Why in standard library sometimes modules are imported and given name with_

Dear all,

I noticed that in some (but not all) modules from the standard library modules are imported in the following format:

import module_name as _module_name

e.g. tempfile.py

What is the reason of adding this underscore? What problem is being solved?

Imports.

import functools as _functools
import warnings as _warnings
import io as _io
import os as _os
import shutil as _shutil
import errno as _errno
from random import Random as _Random
import sys as _sys
import types as _types
import weakref as _weakref
import _thread
_allocate_lock = _thread.allocate_lock

Originally, it was because of the star import. You do not want from some_module import * adding unrelated names in your namespase. Now you can use __all__ to specify explicitly the list of names for the star import, but it is often easier to just add underscores for all non-public names. Additionally, they will not be shown in the tab-completion suggestions. It may also be a matter of style.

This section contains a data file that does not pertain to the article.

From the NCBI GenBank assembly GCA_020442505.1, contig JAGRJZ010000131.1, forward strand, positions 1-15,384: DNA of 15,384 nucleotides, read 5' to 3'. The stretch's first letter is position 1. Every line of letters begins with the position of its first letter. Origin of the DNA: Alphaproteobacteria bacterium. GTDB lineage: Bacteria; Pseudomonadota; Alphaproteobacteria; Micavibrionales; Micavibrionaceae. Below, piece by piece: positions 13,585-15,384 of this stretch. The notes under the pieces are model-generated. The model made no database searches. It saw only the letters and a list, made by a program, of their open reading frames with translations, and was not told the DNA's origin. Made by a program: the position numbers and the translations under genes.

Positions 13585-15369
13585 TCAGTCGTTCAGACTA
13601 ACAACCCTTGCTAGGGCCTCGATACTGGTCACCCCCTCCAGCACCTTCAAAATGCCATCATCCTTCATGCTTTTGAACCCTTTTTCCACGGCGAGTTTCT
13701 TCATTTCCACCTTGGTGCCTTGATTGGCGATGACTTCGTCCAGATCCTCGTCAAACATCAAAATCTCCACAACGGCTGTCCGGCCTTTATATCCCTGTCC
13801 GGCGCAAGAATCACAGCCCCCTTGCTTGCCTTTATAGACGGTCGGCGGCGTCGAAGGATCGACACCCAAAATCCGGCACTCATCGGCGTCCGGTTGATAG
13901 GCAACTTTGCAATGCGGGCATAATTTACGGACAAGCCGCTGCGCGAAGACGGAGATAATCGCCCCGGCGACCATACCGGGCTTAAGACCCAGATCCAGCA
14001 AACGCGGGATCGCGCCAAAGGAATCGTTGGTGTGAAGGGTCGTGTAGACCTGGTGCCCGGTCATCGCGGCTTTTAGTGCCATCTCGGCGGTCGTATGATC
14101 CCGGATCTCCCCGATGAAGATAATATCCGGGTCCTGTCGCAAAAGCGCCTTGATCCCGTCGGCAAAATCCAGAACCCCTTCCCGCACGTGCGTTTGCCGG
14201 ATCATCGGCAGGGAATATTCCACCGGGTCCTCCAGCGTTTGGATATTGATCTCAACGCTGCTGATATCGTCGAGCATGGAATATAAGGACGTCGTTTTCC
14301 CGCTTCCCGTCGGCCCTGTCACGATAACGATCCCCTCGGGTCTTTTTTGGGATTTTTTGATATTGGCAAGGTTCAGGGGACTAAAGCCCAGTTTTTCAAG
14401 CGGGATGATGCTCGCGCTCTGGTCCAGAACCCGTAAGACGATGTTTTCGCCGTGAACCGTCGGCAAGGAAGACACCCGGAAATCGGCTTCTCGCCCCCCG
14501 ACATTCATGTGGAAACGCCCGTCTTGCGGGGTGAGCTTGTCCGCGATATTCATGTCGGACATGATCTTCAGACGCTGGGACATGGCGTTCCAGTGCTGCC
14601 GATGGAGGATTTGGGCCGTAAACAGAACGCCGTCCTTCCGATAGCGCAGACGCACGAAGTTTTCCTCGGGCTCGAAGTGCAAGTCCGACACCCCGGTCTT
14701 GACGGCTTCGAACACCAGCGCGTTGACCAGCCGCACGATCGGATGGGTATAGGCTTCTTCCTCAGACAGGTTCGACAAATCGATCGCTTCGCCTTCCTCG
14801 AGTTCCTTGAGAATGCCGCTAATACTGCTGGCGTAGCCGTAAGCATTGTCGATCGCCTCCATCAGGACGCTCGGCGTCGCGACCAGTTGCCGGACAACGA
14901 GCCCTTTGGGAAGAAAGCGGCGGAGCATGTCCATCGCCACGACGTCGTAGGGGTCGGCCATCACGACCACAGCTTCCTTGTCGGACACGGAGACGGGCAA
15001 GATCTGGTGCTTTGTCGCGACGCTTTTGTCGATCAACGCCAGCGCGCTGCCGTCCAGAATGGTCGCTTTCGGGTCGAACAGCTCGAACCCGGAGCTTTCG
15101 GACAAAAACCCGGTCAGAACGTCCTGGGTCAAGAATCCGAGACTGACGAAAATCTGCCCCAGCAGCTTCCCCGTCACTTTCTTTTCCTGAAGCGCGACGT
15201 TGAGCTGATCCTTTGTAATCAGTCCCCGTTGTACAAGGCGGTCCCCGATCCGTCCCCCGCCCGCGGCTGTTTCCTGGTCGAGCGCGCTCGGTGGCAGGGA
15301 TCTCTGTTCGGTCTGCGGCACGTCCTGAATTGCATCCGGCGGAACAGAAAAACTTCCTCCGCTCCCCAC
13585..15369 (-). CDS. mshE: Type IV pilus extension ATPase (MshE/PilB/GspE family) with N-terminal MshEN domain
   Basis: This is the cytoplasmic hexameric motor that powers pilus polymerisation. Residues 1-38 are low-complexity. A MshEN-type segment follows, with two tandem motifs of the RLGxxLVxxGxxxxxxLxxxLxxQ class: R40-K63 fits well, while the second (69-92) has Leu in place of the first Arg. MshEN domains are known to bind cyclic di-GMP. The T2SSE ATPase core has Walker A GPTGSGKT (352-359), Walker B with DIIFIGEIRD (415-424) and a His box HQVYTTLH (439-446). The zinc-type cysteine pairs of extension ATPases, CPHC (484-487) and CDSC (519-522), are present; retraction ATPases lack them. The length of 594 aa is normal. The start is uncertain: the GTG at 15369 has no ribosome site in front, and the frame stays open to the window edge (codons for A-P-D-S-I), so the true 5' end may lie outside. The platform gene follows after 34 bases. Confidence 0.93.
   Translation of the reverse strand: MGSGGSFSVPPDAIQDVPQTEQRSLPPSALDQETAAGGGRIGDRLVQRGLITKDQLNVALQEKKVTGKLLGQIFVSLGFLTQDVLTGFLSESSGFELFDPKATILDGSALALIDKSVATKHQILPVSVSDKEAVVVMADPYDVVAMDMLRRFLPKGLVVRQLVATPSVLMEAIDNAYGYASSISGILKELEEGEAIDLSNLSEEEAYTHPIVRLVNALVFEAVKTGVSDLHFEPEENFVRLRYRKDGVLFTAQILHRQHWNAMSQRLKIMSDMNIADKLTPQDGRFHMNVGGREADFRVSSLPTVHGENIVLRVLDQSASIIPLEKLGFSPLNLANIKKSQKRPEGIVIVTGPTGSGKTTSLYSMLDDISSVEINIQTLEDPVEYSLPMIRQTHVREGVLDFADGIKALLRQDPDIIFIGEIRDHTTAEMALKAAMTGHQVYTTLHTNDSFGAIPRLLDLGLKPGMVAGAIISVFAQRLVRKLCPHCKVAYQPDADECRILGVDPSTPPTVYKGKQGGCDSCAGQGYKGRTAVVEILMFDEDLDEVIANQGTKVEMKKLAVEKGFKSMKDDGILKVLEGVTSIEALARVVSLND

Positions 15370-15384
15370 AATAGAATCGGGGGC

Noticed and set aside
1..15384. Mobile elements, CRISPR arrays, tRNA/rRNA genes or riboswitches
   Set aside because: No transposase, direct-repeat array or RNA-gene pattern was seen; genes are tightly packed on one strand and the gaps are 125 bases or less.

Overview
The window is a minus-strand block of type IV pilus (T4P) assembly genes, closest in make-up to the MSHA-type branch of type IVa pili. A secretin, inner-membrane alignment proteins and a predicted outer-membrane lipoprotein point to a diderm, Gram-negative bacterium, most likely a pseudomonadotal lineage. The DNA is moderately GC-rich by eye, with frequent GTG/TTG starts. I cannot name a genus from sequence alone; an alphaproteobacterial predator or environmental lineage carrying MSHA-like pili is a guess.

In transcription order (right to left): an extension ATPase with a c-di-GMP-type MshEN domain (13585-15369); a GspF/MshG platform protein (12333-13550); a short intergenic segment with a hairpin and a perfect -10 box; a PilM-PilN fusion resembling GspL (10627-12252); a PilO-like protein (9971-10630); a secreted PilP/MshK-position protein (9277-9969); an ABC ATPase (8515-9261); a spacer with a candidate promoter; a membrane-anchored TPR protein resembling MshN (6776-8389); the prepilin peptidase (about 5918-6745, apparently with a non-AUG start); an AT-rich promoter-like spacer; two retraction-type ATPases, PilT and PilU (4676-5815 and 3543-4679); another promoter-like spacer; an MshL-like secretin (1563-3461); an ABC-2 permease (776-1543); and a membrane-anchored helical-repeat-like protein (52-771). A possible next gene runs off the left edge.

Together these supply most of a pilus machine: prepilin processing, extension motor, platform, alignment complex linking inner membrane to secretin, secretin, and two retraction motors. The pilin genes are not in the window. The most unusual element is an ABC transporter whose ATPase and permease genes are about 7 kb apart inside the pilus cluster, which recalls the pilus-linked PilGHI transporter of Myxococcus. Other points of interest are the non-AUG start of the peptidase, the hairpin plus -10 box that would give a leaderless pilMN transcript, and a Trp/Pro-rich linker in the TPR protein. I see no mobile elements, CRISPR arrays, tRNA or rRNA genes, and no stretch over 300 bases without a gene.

4 Likes

Sometimes, in the past, people imported some stdlib modules from other stdlib modules by mistakes, like: from os import re instead of import re (I don’t recall exactly which module was exposing .re). This code broken when re was no longer imported (to speed up Python startup).

5 Likes

See What’s New In Python 3.7 — Python 3.7.14 documentation

Several undocumented internal imports were removed. One example is that os.errno is no longer available; use import errno directly instead.

I recall a handful of projects was actually using from os import errno and this has broken them.

4 Likes